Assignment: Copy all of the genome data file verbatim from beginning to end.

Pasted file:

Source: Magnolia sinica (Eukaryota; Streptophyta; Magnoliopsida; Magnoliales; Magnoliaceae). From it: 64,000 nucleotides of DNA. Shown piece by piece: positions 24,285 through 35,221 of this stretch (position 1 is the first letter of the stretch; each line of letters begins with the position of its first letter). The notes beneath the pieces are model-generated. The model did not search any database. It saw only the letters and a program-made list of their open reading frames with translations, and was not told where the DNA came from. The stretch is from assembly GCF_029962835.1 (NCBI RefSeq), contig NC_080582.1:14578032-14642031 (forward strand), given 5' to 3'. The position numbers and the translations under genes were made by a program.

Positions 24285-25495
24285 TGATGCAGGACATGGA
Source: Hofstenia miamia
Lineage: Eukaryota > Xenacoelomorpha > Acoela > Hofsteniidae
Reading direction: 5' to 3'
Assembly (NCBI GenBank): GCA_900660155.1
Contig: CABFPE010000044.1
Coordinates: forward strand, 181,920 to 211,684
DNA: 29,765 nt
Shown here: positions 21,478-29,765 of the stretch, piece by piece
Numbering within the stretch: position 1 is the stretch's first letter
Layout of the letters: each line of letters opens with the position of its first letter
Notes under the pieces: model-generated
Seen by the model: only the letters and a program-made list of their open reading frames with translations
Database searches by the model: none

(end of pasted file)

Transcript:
Source: Magnolia sinica (Eukaryota; Streptophyta; Magnoliopsida; Magnoliales; Magnoliaceae). From it: 64,000 nucleotides of DNA. Shown piece by piece: positions 24,285 through 35,221 of this stretch (position 1 is the first letter of the stretch; each line of letters begins with the position of its first letter). The notes beneath the pieces are model-generated. The model did not search any database. It saw only the letters and a program-made list of their open reading frames with translations, and was not told where the DNA came from. The stretch is from assembly GCF_029962835.1 (NCBI RefSeq), contig NC_080582.1:14578032-14642031 (forward strand), given 5' to 3'. The position numbers and the translations under genes were made by a program.

Positions 24285-25495
24285 TGATGCAGGACATGGA
Source: Hofstenia miamia
Lineage: Eukaryota > Xenacoelomorpha > Acoela > Hofsteniidae
Reading direction: 5' to 3'
Assembly (NCBI GenBank): GCA_900660155.1
Contig: CABFPE010000044.1
Coordinates: forward strand, 181,920 to 211,684
DNA: 29,765 nt
Shown here: positions 21,478-29,765 of the stretch, piece by piece
Numbering within the stretch: position 1 is the stretch's first letter
Layout of the letters: each line of letters opens with the position of its first letter
Notes under the pieces: model-generated
Seen by the model: only the letters and a program-made list of their open reading frames with translations
Database searches by the model: none